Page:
After we sent his charts off to Delaware, his medical team here decided to hook him up to the home vent and see what he did. (Putting a fire under their belly sure did work, ha!) David and I rearranged our schedules to be there for him when it happened. When they brought the vent into the room, I began to shake from nerves. I didn't know what to expect, but I stood next to him and held his hand. When they switched him over, he didn't even seem to notice. They kept him on for 15 minutes, and the entire time he chatted away with me, happy as can be.

He was able to do two more days of the home vent and got up to 30 minutes on it. But on that fourth day, he didn't even last a minute. The next day, same thing - couldn't do it at all. Every day since then, he hasn't been able to handle the home vent for more than five minutes. Every day his medical team has played around with the settings, trying different number ranges to see what might work - but nothing has worked.

At these moments, I've felt more defeated then at any other point with his journey thus far. And the biggest frustration lies from the fact that it's not him, it's the medical team. Everyone in the NICU agrees that we know he can do it, we just can't figure out the settings he needs to help him be successful. Everyone, even up to the director of the NICU, has expressed to us that they are "no expert" on the vent, and doesn't understand the machine well enough to help him.

I finally turned to the NP one day and said, "Do you even realize how incredibly frustrating and maddening it is to hear that no one in the hospital is trained on this vent? How much it ticks me off that a single person here isn't trained well and that you are incapable of providing the resources needed to help my son?" But all she could do was nod her head and say, "I know, and I'm so sorry."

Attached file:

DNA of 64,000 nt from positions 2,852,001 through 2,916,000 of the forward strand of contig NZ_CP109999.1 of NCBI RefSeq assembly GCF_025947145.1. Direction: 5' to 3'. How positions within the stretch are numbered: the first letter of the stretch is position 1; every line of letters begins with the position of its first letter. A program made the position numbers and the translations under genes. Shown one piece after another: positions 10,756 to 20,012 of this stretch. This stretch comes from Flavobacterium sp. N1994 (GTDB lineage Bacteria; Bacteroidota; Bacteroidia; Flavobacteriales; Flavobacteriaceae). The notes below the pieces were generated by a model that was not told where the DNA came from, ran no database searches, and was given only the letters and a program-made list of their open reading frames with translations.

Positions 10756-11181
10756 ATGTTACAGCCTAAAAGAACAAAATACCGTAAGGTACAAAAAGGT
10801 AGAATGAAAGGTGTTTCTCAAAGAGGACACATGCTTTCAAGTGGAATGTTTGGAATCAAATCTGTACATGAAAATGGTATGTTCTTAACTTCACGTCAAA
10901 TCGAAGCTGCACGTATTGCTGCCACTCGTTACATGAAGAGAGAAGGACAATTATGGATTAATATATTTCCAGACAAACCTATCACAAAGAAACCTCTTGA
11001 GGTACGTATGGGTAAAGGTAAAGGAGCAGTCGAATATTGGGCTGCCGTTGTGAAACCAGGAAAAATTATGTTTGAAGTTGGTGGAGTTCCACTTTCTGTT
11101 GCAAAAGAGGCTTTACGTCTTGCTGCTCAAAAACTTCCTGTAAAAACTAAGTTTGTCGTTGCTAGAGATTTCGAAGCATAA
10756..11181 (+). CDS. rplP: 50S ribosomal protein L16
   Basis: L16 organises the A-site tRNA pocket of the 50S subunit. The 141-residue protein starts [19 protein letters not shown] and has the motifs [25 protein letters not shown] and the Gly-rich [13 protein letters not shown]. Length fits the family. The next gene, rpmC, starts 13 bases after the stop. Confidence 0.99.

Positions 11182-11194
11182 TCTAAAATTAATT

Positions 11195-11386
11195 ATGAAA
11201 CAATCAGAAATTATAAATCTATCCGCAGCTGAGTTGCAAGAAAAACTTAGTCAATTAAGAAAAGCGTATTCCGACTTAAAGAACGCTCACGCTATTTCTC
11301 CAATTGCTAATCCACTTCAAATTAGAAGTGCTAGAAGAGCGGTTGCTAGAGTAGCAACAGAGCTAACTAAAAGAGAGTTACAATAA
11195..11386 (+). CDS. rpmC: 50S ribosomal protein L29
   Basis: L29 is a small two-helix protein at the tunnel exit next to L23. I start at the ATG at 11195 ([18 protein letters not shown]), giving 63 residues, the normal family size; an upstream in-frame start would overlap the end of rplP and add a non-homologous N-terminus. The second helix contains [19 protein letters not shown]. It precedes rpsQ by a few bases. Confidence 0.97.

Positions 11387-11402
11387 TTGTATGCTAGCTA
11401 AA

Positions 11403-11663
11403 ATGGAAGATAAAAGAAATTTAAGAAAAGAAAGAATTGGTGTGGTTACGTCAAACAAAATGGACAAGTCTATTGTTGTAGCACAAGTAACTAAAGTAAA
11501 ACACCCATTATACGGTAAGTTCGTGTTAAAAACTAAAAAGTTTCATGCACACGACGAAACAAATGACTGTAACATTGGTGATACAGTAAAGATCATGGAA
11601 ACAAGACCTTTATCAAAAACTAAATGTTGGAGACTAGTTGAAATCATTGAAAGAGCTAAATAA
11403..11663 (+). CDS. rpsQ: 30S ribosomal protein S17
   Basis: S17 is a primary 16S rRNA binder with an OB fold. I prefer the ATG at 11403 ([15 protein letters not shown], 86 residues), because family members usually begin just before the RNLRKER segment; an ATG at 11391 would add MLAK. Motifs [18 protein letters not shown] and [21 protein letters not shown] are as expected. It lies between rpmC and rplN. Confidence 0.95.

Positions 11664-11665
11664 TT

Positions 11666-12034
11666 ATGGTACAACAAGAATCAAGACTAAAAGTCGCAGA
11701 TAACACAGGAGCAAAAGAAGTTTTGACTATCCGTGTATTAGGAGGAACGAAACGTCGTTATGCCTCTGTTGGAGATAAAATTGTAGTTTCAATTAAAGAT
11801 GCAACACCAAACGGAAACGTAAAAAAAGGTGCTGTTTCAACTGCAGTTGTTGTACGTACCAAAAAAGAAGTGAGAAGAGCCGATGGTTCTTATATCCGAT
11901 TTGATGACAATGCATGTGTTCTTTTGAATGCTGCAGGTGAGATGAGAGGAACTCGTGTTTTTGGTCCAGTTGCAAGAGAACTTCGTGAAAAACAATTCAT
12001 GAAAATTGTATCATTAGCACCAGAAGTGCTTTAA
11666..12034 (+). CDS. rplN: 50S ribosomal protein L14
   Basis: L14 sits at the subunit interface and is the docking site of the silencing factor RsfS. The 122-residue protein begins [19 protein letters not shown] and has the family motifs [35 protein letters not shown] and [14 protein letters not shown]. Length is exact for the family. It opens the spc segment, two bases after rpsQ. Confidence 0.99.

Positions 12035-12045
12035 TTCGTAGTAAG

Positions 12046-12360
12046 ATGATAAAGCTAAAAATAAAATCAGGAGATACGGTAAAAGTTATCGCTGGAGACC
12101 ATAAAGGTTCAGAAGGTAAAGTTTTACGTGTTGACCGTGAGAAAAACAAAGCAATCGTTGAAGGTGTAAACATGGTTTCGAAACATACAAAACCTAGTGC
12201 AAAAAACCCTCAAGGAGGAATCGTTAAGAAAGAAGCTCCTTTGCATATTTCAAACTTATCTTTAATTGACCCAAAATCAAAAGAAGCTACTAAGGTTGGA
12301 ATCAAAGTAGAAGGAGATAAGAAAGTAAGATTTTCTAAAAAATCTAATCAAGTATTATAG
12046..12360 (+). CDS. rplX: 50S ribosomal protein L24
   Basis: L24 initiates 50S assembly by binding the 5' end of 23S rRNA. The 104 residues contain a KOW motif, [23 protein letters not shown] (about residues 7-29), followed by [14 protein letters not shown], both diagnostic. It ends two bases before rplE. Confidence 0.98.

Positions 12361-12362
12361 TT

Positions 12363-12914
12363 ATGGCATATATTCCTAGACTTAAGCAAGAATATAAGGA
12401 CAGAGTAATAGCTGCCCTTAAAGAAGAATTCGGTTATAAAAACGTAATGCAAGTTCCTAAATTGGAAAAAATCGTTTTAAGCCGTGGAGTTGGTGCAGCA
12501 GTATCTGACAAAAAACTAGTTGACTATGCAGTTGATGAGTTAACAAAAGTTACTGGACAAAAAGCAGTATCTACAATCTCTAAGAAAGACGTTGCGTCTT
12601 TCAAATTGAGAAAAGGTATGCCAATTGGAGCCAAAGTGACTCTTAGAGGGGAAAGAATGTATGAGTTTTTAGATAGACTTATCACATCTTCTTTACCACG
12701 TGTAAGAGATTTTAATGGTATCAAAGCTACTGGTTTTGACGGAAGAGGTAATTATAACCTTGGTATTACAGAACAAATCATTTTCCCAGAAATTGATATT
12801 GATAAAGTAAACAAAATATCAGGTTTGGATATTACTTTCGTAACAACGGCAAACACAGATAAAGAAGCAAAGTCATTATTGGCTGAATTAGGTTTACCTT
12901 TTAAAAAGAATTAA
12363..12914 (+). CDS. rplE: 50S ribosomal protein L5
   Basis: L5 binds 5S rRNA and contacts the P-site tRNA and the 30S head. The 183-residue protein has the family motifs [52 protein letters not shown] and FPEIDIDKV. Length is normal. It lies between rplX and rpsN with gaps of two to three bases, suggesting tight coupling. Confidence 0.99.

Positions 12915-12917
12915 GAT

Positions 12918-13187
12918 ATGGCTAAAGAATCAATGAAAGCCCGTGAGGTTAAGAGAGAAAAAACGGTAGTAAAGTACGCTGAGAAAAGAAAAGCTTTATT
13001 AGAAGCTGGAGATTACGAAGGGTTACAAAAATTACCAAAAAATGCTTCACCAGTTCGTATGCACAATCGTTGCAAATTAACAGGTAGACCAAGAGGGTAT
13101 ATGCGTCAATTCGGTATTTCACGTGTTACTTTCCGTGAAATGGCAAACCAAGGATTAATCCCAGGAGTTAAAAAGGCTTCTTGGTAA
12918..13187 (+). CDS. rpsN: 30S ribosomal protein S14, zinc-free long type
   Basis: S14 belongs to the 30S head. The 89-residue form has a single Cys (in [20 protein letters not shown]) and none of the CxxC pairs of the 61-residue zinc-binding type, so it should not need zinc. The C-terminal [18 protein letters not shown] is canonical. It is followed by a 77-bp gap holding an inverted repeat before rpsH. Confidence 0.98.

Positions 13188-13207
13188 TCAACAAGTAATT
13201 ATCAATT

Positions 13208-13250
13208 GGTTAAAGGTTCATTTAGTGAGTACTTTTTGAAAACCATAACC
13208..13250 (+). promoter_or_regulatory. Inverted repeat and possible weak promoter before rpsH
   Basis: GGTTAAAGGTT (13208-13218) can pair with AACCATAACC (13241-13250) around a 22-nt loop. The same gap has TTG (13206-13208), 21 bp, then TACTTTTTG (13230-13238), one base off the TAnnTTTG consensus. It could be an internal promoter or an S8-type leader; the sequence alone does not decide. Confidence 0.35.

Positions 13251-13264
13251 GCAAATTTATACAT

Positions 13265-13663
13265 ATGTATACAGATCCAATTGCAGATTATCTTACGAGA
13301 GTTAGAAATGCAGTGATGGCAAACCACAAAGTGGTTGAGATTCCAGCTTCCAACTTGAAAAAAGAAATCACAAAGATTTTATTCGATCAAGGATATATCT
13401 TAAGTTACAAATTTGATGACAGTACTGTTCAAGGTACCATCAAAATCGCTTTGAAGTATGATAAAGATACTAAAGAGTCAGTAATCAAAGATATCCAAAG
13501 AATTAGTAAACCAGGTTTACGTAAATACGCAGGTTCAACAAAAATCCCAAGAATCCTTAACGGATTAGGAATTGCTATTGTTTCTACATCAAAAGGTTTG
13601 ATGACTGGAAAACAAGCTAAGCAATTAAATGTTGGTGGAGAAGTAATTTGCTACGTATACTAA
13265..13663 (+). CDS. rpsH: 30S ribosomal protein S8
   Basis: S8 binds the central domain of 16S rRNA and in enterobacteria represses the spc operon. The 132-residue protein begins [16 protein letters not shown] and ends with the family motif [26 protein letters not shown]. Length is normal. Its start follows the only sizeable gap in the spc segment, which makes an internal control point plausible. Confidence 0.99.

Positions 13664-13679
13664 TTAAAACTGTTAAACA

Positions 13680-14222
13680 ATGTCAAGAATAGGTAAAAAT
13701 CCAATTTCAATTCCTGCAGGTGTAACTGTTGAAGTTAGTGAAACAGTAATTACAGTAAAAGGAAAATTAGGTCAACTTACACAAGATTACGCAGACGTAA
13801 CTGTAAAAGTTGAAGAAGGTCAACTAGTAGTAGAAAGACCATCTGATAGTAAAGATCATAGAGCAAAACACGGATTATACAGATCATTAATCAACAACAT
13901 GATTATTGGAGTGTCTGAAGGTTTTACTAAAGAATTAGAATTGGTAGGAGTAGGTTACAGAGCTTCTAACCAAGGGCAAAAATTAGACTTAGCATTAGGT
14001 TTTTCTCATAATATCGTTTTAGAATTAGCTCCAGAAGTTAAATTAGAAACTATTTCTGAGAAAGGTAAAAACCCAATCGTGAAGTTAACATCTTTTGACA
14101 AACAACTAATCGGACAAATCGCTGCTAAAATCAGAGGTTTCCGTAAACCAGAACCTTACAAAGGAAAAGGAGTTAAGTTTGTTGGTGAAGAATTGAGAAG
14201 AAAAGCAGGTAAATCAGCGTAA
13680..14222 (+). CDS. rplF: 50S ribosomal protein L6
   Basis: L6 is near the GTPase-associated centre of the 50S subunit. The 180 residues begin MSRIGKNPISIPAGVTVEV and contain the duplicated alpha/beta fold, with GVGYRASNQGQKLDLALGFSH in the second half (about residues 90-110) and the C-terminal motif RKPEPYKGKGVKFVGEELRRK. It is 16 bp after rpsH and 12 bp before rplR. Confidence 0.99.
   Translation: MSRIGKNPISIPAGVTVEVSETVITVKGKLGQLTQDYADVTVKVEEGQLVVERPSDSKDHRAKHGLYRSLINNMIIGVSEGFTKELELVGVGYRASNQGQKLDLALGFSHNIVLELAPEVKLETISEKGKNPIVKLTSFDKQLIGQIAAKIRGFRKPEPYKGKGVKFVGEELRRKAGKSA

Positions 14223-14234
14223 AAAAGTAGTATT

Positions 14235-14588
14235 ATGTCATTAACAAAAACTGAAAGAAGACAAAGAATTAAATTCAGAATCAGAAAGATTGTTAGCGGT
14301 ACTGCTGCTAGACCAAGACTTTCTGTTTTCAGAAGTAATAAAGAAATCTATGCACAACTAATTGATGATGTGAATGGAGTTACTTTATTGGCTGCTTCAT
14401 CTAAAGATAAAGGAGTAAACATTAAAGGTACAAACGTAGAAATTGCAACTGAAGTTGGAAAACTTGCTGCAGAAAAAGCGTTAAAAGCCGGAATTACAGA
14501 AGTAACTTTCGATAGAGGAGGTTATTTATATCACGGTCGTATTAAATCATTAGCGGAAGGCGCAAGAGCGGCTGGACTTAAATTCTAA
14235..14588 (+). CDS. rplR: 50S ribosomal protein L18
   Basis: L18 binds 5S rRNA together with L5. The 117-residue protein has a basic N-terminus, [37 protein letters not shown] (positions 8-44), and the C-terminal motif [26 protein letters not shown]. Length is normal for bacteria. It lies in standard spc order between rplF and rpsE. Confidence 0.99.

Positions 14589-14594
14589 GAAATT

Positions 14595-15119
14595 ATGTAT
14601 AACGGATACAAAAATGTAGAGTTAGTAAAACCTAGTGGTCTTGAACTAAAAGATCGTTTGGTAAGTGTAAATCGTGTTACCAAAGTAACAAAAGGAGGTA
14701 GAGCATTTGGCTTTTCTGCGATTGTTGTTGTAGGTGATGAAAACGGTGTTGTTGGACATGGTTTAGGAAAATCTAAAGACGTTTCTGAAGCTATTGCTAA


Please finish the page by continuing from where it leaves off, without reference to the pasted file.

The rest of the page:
David and I felt so desperate, we actually spent an evening looking at homes for sale in Delaware. We thought that maybe moving our family to the experts would finally do something beneficial for Aiden. But Delaware answered back, and mentioned that children with SEDc need to go home on either an LTV vent, or on a different mode on the Trilogy vent.

PCH doesn't have a single LTV vent available. So David and I spent an entire day tracking down an LTV vent at Home Care ourselves, only to find out the pulmonologist refuses to allow him be on it even though the skeletal dysplasia pulmonologist suggested it. Apparently the two of them have conflicting ideas about this vent. The expert claims it can be beneficial for our son's bell-shaped rib cage, while the doc here claims it's harsher on lungs. Whatever.

So after a whole day of phone calls and emotions wasted on our part finding this vent and ultimately doing PCH's job for them, we turned to the next suggestion, which is the different mode on the Trilogy vent. But the minute we brought up this mode, it was immediately shut down by everyone in the room. Apparently, and again, no one in that hospital is trained well enough on the Trilogy vent to try and play around with that mode, and refuses to even try.